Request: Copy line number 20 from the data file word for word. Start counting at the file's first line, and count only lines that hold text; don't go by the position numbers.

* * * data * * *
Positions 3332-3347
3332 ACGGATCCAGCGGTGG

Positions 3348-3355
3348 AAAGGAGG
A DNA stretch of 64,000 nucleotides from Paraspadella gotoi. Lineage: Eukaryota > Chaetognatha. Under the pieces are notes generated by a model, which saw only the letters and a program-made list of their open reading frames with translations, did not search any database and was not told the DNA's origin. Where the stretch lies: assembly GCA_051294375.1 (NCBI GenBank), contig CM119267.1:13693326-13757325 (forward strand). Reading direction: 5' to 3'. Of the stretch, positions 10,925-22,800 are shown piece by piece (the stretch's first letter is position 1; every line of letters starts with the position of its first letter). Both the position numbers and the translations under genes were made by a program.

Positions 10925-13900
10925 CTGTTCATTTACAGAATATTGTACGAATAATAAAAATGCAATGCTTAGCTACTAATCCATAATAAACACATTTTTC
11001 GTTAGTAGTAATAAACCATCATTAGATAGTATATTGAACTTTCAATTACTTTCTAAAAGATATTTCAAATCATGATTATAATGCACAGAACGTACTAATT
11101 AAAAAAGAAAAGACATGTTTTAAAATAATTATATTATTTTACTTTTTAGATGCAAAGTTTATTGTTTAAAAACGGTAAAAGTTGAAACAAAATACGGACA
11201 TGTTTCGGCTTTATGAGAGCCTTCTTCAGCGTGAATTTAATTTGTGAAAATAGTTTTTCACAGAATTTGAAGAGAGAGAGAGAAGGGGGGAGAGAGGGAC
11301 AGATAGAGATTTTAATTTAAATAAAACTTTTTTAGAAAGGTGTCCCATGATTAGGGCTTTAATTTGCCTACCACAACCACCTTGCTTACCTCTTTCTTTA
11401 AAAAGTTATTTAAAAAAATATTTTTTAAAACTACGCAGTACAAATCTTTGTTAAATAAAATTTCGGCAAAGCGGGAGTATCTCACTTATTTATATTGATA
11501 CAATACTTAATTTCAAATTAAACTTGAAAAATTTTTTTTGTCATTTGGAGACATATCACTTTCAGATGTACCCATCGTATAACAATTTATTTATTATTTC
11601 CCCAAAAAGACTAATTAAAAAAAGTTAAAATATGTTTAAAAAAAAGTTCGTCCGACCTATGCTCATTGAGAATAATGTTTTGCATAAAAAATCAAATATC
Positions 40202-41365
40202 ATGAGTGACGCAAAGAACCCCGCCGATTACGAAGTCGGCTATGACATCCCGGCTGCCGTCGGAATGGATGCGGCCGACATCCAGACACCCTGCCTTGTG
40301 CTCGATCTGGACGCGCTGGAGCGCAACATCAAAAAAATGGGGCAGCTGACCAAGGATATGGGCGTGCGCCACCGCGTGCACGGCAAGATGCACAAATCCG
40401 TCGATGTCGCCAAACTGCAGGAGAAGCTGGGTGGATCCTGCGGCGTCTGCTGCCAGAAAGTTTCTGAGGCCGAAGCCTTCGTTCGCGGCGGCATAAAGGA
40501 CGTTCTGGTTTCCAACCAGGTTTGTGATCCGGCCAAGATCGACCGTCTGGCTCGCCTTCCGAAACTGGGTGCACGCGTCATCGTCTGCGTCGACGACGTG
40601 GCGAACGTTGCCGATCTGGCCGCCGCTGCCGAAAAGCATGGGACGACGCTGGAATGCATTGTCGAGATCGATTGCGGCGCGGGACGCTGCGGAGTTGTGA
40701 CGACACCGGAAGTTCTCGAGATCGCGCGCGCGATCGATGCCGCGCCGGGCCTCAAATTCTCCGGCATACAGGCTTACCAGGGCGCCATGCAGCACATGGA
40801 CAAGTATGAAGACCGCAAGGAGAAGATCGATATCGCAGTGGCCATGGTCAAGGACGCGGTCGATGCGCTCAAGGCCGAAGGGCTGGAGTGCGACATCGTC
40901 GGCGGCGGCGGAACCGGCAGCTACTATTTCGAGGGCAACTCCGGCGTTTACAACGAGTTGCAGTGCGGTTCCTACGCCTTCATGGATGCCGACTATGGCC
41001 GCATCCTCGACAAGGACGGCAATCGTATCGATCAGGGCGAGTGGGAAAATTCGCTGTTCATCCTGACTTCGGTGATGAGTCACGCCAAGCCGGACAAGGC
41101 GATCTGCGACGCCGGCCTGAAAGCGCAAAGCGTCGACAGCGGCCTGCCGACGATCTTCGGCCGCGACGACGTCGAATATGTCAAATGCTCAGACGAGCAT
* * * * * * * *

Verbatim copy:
40601 GCGAACGTTGCCGATCTGGCCGCCGCTGCCGAAAAGCATGGGACGACGCTGGAATGCATTGTCGAGATCGATTGCGGCGCGGGACGCTGCGGAGTTGTGA